Negative news draws the attention, but there are a lot of great stories that deserve to be told.

The oil and gas industry has become a magnet for criticisms spanning the gamut from greenhouse gases and climate change to the battle for energy independence and the treatment of federal lands. But while electric cars and wind farms may be more prevalent than they were a decade ago, people aren’t readily volunteering to go without gas and oil and all the other petroleum-based products that fill their lives.

Still, there is animosity toward the industry. Fracking has taken on a life of its own, with heated debate over everything from the water volumes required, to the potential for pollution and even earthquakes. Seldom is there much talk about the rapidly developing technology to limit the water required, or using other fluids altogether. You also don’t hear much outside the industry about new methods of treating the produced water, which could eliminate the need to store large volumes of the sometimes-toxic fluid.

The Canadian oil sands are another hot topic. There is great concern from some over the level of greenhouse gases produced by the extraction and processing of the heavy bitumen. The volume of water being diverted from northern Alberta’s Athabasca River basin is another concern, as is the scarred landscape the operations leave behind. But outside some local news outlets, you don’t hear much about successful remediation efforts, or the impacts on the local economies, or the money these large companies have poured into local community facilities and programs. These are all positives that should be recognized.

Related: Blog: Gas and Oil Fuel North Dakota’s Rise

Of course, development of the oil sands inevitably leads to the Keystone XL pipeline, which has drawn intense criticism for the potential risks it poses along with many other factors. The job-creation potential of this project is often cited by proponents, but there are lots of ways to create jobs that aren’t necessarily safe or responsible, and the argument really disregards the primary concern of safety. Instead, a light should be cast on the advances in pipeline security, in monitoring capabilities and protective systems that increase the resistance to ruptures. Again, these are the positive stories that need to be told, and they carry more weight than the promise of temporary construction jobs.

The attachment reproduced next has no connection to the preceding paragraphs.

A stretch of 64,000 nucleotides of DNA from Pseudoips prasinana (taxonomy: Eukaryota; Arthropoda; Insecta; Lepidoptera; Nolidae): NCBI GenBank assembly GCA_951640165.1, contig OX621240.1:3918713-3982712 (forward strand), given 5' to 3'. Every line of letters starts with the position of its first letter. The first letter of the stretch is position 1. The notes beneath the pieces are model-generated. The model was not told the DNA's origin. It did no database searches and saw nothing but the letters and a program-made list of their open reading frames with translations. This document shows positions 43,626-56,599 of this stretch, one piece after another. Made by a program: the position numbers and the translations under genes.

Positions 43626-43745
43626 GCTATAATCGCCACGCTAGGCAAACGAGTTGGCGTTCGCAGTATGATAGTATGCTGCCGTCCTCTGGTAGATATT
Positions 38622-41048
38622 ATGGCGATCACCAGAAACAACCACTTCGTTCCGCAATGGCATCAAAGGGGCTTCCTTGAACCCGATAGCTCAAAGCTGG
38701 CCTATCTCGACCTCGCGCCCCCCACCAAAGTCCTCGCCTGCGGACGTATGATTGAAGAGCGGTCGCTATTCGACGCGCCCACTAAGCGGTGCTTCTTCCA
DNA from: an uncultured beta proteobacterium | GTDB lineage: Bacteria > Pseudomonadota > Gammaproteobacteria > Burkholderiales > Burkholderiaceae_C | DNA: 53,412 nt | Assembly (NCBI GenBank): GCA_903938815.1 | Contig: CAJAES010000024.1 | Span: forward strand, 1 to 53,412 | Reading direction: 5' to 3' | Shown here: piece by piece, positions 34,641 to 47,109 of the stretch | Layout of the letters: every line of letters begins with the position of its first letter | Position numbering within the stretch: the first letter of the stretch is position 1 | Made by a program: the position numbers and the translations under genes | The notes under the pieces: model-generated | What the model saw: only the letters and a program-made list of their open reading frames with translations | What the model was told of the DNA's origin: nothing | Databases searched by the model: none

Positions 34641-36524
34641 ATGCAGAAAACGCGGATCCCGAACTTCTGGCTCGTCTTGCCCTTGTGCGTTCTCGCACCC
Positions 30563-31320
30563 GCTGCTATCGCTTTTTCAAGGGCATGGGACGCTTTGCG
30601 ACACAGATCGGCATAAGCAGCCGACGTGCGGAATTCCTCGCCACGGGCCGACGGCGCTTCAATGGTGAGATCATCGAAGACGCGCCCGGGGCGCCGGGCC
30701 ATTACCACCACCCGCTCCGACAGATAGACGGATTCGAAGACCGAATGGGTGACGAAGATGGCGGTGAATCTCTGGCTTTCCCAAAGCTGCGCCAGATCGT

Environmentalists have plenty of easy targets within the oil and gas industry, and it would seem high time the industry take it upon themselves not to lobby for more lax regulations or campaign for their high-dollar projects, but to demonstrate that these efforts are important and can be undertaken safely.

This magazine features countless stories of contractors who are doing their part to making drilling and mining safer and more efficient. Stories about new ways to capture gases rather than flaring them, new techniques for remediating contaminated soil and new technologies for increasing safety across the board. These are the stories that need to be told, that show the other side of the industry that few can comprehend from the nightly news stories about tanker spills and contaminated drinking wells.

Related: Editor's Notebook: Big Gains on the Big Stage

Help us tell these stories. I’m always interested in hearing about oilfield service providers who are going above and beyond and making the business better. It’s an important part of this industry and our future. You can email me anytime at

Enjoy this month’s issue.

Related Stories